For those members of the concealed carry community, a little legal knowledge can be dangerous. It is important to learn as much as possible about the areas of law that may directly affect your life should you ever have to use your weapon. The grand jury is a somewhat obscure process that could significantly alter your future. Learn what to expect now and you will be prepared for the unexpected.
The Russian Kalashnakov AK-47 is one of the most famous and incidentally most infamous weapons of the modern period. Developed during World War ll as a response to the large number of German troops armed with Sturmgewehr StG 44 assault rifles, the AK-47 began as the SKS semi-automatic rifle, but was soon updated to the AK-47, essentially the same weapon that we’re familiar with today.
The AK-47 was standard issue for the Soviet Union and its eastern bloc satellites for years and as a result, gained a reputation as the “communists’ gun.”
Despite its effectiveness as a combat rifle, the gun was loathed in the western world. The AK-47’s reputation suffered further when the gun was linked to various terrorist organizations whose stated goal is to kill as many non-Muslims as possible.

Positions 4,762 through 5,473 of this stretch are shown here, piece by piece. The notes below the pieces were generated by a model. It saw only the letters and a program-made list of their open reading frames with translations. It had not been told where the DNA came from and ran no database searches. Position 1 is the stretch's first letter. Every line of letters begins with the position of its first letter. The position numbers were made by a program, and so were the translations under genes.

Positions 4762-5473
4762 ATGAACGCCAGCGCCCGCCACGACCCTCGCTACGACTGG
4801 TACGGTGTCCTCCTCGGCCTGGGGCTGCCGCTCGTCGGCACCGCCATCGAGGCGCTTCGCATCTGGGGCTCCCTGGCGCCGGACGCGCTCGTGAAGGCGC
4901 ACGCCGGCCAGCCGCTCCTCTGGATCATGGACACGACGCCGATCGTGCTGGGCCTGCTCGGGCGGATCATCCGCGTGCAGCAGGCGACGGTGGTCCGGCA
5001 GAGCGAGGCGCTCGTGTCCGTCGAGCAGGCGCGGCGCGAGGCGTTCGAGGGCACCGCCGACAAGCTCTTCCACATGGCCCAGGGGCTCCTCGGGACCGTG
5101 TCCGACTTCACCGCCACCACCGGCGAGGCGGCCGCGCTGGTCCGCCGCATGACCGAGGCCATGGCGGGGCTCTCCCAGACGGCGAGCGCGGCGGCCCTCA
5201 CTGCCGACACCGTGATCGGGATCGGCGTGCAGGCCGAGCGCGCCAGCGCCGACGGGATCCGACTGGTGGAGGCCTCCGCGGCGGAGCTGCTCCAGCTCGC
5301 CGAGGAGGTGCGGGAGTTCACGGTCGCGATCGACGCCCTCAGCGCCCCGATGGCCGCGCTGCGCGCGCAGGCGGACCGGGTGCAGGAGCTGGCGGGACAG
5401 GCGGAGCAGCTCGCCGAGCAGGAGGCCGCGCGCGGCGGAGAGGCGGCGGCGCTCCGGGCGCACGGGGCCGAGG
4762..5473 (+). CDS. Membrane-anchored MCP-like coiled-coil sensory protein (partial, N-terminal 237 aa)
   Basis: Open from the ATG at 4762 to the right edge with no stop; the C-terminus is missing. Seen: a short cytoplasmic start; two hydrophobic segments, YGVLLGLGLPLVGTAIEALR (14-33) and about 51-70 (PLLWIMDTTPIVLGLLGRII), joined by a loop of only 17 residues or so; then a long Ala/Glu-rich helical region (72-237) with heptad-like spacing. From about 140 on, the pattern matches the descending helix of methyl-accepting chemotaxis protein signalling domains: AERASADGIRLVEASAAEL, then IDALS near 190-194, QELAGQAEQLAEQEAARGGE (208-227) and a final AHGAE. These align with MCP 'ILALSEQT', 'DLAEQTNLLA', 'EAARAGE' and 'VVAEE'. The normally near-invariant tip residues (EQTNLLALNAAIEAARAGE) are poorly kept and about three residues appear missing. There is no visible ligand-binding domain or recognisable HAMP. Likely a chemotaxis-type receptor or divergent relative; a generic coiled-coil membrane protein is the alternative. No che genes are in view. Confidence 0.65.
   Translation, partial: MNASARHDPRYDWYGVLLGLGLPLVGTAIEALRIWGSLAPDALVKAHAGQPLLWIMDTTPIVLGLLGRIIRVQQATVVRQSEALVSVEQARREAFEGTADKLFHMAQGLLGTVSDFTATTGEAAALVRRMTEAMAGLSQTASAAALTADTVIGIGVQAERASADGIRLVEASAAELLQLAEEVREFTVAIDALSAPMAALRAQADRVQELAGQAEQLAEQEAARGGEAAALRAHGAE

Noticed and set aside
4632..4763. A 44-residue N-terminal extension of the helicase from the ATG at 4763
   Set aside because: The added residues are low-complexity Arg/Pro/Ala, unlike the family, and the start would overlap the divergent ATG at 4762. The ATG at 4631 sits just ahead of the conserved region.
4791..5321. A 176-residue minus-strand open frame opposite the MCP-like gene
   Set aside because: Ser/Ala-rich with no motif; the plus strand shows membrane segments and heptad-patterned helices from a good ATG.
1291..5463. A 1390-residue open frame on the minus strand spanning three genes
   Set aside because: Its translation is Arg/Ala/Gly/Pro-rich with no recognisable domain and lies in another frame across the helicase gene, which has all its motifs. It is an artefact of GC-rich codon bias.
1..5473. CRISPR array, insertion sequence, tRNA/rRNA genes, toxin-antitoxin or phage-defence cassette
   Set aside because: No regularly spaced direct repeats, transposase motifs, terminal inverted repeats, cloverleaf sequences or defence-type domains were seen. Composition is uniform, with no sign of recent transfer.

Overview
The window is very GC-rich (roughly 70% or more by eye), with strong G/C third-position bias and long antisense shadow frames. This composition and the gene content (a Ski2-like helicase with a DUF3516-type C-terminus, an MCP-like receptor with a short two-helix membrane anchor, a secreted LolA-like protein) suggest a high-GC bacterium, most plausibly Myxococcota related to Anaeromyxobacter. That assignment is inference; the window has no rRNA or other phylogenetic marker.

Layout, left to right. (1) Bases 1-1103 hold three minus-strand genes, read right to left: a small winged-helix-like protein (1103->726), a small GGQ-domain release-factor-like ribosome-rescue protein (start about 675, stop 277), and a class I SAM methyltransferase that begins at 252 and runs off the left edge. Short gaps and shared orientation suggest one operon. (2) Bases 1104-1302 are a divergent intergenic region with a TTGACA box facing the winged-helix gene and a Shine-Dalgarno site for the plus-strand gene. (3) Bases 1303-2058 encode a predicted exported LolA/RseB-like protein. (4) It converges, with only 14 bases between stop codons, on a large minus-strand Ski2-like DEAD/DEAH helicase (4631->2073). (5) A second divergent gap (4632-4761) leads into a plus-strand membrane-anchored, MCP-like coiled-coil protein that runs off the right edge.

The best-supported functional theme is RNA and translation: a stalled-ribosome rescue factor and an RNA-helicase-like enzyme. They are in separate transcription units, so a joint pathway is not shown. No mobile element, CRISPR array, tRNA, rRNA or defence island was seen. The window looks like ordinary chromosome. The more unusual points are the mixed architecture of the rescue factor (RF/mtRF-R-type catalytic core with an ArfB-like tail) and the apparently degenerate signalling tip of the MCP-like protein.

Despite the bad rap, the AK-47 is one of the best guns for some home defense situations and I.O. Inc. manufactures one of the best of the best, its made-in-the-USA Sporter. In his article “I.O. Inc. Sporter Rifle–USA Made Quality, AK-47 Reliability” at USConcealedCarry.com, author Scott W. Wagner describes how I.O. Inc.’s Sporter design improved on the basic AK-47:
“I.O. Inc., one of the relative newcomers to the AK market, has taken the AK and combined simple updates with quality manufacturing to provide potential buyers with an AK that will meet their needs and then some.” (Read more at USConcealedCarry.com)
Replacing the wood stock was one of the first changes I.O. Inc. made with the Sporter since it was a relatively easy cosmetic modification and was a feature that was generally disliked. I.O. Inc. still produces the traditional wood stock, but their lightweight modern black polymer model is more popular.
In addition to its ergonomic design, it has a rubber recoil pad that increases comfort and reduces kickback. Other features on the Sporter include a ventilated fore-end, angled muzzle brake, scope mounting point, bayonet lug, and bottom-mounted Picatinny rail for additional accoutrements such as lights and lasers.
But I.O. Inc. didn’t stop with external modifications. Improved performance was a primary goal with the Sporter model. The accepted grouping for a traditional AK-47 was about 4-6 inches at 100 yards. With the Sporter, I.O. Inc. has reduced groupings to an incredible 2 inches at the same distance, levelling the playing field with the AK-47’s main competition, the AR-15. The trigger action on the Sporter was a pleasant surprise as well; exceptionally smooth and fairly short. Its performance during testing was impeccable, not jamming a single time even during rapid fire.